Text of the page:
Nassau is both the capital of the Bahamas and its economic hub. With more than 260,000 people, Nassau is home to roughly two-thirds of the country's population.
Nassau is located on the eastern half of New Providence Island. Bay Street, which runs parallel to the shoreline, is the city's main thoroughfare. A stroll down Bay Street brings you Nassau in a nutshell (or conch shell in this case): high-end shopping, sophisticated art galleries, touristy boutiques, international finance, restaurants and pubs for every taste and price range, and tourists from all over the globe. Across the harbor lies Paradise Island, site of the vast Atlantis Resort.
The Bahamas host more than 5 million tourists annually, and most of them pass through Nassau. On any given day, the majority of visitors in the city will be cruise ship passengers, but Nassau has also emerged as a destination for the young and adventurous, especially during spring break.Of course, today's party scene pales in comparison to Nassau's notorious past. Founded by British settlers soon after reaching the Bahamas in 1648, Nassau soon become home port for some of the Caribbean's most feared pirates. The outlaws of the sea even proclaimed a short-lived "Privateers Republic" under the leadership of Edward Teach (aka Blackbeard). Britain's establishment of formal rule over the Bahamas in 1718 brought the age of the privateers to an end, but the past lives on in the Pirates of Nassau Museum.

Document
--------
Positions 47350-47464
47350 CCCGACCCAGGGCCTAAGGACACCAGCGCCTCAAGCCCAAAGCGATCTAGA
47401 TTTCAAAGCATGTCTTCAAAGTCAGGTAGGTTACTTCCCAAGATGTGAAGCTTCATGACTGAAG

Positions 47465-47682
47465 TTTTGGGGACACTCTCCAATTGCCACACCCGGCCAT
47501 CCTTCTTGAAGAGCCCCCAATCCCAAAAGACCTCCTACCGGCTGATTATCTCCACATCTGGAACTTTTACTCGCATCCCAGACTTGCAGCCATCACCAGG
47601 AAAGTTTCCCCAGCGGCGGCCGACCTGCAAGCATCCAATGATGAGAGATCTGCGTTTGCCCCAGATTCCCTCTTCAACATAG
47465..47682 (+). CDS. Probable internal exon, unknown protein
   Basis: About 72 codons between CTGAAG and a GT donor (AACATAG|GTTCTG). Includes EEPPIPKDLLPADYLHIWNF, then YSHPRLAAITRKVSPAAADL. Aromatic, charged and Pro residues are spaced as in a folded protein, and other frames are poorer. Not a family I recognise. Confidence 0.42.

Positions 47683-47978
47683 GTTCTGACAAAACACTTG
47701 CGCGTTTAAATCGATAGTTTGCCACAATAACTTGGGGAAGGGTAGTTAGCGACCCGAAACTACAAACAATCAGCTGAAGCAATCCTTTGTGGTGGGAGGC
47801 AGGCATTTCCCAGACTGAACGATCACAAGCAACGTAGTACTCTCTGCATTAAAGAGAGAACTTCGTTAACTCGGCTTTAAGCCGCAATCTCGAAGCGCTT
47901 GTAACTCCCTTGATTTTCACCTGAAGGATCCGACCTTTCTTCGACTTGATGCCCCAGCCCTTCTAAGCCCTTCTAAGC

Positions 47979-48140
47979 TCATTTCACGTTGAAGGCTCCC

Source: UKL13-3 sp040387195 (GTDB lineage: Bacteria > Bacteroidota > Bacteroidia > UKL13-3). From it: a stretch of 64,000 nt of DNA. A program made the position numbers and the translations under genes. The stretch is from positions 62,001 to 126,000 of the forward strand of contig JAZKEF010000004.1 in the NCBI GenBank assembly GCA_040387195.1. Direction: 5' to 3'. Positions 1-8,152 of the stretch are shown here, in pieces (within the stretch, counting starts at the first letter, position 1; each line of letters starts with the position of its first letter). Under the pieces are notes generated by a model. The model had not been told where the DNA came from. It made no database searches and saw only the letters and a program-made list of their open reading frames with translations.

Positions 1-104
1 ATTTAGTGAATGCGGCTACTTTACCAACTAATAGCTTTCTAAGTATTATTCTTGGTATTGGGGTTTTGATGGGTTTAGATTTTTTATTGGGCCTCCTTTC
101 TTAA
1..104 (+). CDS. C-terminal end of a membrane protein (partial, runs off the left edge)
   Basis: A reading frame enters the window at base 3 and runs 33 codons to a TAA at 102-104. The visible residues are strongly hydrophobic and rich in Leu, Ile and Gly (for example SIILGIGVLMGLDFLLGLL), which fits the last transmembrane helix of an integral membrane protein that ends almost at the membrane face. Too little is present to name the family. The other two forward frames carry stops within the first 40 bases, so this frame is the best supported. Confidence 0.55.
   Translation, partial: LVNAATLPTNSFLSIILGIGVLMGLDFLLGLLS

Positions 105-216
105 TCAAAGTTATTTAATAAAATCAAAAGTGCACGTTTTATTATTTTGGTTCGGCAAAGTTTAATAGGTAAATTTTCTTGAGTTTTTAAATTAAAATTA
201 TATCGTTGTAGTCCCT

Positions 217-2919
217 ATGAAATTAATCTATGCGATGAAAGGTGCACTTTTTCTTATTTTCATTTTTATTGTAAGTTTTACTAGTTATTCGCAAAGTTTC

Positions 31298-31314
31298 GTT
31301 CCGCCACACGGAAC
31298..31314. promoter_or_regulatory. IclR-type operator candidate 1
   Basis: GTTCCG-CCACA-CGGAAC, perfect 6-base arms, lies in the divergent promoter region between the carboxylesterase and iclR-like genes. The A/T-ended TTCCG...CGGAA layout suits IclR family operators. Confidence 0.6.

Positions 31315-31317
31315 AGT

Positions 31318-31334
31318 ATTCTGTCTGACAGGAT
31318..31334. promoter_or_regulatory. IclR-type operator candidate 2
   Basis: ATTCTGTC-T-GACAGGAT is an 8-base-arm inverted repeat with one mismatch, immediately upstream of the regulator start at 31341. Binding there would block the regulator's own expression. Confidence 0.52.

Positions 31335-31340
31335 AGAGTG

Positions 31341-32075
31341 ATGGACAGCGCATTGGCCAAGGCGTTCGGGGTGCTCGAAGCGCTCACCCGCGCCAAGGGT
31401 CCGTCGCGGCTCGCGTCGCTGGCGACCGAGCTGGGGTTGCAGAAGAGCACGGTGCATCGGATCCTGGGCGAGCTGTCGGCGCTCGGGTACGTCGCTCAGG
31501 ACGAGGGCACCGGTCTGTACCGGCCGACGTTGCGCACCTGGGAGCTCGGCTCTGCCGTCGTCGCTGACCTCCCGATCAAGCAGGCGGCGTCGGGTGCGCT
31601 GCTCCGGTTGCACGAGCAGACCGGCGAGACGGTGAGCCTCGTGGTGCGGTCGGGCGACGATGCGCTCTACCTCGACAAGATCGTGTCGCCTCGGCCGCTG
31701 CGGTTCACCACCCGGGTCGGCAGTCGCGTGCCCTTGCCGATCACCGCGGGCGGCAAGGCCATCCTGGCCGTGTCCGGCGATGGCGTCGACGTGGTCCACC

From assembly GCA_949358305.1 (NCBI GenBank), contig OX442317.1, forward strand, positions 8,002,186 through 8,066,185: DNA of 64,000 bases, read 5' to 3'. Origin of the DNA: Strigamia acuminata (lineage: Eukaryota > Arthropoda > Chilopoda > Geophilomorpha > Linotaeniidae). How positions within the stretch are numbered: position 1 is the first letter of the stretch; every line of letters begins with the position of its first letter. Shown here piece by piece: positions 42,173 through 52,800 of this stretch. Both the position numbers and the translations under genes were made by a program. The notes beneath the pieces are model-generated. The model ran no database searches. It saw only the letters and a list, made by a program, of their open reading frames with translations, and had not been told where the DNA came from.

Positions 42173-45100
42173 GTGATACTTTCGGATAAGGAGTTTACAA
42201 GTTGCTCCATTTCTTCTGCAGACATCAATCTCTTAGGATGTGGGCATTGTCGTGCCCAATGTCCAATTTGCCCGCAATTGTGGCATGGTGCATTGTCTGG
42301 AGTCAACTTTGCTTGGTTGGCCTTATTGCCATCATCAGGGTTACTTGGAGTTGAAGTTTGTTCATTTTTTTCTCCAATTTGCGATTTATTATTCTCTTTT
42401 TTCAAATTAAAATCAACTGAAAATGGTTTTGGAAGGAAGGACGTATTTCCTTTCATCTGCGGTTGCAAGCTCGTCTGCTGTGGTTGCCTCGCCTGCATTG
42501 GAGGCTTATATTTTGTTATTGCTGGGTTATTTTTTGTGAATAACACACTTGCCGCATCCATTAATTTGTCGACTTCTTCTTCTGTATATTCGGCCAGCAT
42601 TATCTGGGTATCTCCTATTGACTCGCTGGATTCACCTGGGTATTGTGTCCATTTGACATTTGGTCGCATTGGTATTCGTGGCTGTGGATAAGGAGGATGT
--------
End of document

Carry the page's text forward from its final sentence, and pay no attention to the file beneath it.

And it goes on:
The past is also on display in Old Town's well-preserved historic buildings. The Bahamas remained a British colony until 1973 and Nassau boasts many fine examples of colonial-era architecture. The Caribbean influence, however, sets the mood of the city, with pastel facades and an abundance of mahogany and lignum vitae trees.
Nassau also revels in a distinctive Afro-Caribbean culture that sets it apart from its colonial heritage. Along with Jamaica, Bahamas has exported a musical style all its own. The music is the backdrop for the Bahamas home-grown street festival, known as Junkanoo. The biggest Junkanoo parades take place on December 26 and January 1, but there are smaller displays throughout the year. Cuisine is also a source of Bahamian pride, and nothing is more Bahamian than conch. The sea snail can be found on menus in every form imaginable: served raw in flavorful salads, fried into fritters or "cracked" conch, stewed in chowders and vegetable dishes, blended with spicy rice and curries, and the list goes on.